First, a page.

The teacher reads out the sentences and then she gives the instructions for the activity. She begins the story:. For this activity, search around the internet for an interview. This kind of activity works best if the interviewee is someone that your class is interested in, or at least someone they have heard about. In this activity, students create the interview themselves. Divide students into groups.

Tell the groups that they must do the following:. Prepare for this activity by going to a news website and looking around for short news stories with examples of reported speech. You can ask students to compare the meanings between two examples of reported speech minimal pair sentences. See the section on tense choices in reported and reporting clauses for further examples that you could use and explanation of the differences in meaning. You can also do the above exercise with examples from the news stories.

Give the example and ask students to speculate why the tense was chosen. This activity is a dictation activity. There should be a mixture of affirmative and negative sentences. Here are some examples on the topic of ART for an intermediate class some of these are stronger opinions — you may want to change them to reflect your own opinion.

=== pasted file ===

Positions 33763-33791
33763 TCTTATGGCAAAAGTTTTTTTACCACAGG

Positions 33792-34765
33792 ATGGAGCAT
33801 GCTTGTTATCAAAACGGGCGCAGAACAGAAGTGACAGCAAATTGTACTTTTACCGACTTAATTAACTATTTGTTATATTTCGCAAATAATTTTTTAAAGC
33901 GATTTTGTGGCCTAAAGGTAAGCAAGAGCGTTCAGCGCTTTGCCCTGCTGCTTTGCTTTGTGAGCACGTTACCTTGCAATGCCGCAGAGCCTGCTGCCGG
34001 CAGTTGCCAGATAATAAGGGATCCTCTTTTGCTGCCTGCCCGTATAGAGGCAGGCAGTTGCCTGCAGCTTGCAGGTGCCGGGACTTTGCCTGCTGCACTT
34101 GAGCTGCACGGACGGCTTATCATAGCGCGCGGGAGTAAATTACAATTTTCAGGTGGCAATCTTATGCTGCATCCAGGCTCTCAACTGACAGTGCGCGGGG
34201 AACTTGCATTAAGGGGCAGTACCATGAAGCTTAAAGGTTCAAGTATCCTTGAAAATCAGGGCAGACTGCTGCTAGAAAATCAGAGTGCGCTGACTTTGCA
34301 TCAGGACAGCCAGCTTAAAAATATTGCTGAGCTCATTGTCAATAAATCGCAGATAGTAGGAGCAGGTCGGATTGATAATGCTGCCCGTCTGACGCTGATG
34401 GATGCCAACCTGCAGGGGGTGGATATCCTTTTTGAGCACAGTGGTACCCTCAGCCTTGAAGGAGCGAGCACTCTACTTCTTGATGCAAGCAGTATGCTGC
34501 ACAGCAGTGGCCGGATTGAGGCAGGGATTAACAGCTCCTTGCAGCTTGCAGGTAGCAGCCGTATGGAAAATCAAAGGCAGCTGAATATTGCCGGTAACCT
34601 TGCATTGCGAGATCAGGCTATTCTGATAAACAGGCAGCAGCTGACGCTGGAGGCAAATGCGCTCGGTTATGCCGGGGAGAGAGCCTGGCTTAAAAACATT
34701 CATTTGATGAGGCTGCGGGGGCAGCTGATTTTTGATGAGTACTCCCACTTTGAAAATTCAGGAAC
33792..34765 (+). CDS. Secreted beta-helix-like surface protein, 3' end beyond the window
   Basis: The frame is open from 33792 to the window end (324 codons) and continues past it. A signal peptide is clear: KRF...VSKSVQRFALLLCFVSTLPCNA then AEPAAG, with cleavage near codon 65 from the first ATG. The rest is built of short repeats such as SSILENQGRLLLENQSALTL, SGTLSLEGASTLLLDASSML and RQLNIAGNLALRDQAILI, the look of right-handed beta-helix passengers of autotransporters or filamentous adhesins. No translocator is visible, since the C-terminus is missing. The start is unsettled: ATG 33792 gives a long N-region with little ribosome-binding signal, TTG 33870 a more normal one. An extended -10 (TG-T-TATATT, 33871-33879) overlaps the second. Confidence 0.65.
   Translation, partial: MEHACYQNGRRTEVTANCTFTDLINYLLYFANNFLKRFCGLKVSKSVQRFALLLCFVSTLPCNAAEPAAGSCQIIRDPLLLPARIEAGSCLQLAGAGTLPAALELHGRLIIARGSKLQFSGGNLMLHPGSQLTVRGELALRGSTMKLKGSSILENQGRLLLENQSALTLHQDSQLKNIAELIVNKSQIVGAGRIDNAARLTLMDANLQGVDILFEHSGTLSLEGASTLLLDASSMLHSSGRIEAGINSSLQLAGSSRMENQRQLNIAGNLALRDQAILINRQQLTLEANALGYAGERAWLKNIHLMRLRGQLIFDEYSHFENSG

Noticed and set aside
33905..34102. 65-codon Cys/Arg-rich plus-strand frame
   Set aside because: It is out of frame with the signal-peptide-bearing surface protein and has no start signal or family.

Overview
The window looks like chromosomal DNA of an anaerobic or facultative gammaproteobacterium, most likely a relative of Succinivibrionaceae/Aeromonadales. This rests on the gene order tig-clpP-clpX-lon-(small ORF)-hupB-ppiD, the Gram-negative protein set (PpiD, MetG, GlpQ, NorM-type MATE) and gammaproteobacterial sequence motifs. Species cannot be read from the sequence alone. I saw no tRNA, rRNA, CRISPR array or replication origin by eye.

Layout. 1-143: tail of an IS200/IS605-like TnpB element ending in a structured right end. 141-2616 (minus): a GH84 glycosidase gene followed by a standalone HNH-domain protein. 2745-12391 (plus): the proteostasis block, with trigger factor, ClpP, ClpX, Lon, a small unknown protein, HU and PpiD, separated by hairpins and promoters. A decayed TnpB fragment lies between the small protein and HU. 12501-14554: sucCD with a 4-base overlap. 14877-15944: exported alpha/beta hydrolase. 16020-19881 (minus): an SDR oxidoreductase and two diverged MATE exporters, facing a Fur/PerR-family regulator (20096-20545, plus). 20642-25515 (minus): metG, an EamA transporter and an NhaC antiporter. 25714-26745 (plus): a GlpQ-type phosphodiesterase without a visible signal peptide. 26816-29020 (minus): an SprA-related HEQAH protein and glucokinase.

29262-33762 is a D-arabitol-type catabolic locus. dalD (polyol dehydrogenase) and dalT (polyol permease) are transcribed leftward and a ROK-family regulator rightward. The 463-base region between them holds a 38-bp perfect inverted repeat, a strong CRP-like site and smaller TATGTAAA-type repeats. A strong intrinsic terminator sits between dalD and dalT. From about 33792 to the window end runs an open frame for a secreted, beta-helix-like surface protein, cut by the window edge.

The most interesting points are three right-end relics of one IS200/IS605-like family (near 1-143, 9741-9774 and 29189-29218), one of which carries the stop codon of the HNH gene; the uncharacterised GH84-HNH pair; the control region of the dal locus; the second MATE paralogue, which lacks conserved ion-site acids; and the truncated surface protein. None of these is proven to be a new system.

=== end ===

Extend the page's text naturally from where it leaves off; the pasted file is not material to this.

The above sentences would give the following:. Ask students to compare their answers in pairs, and then decide if they agree or disagree with you. Ask different groups to report back and have a short open class discussion. Distribute the slips of paper to the students and ask them to read them silently. As a follow-up, you could ask them to work in groups and transcribe what they think was probably originally said.

Think of four or five other conspiracy claims that you could add you can add local ones too. Include one or two which are more 'believable' than the others maybe even true ones. Write them in a similar style i. Make one copy of this handout for every three or four students in the class.

Divide students into groups and give each group a card. Do some feedback at the end, then collect the handouts. Ask students to try and rewrite from memory what the theories were, paying attention to the reporting structure. This is another simple drill for reporting orders. Explain that you are going to be a drill sergeant: you are going to give four different students orders and then ask someone to report back what was said.

Give short simple orders to different students in a brisk, sergeant-like voice. The students must carry out the orders. The fifth student must report the orders e. You told Maria to put down her pen, you told Giovanni to listen to you.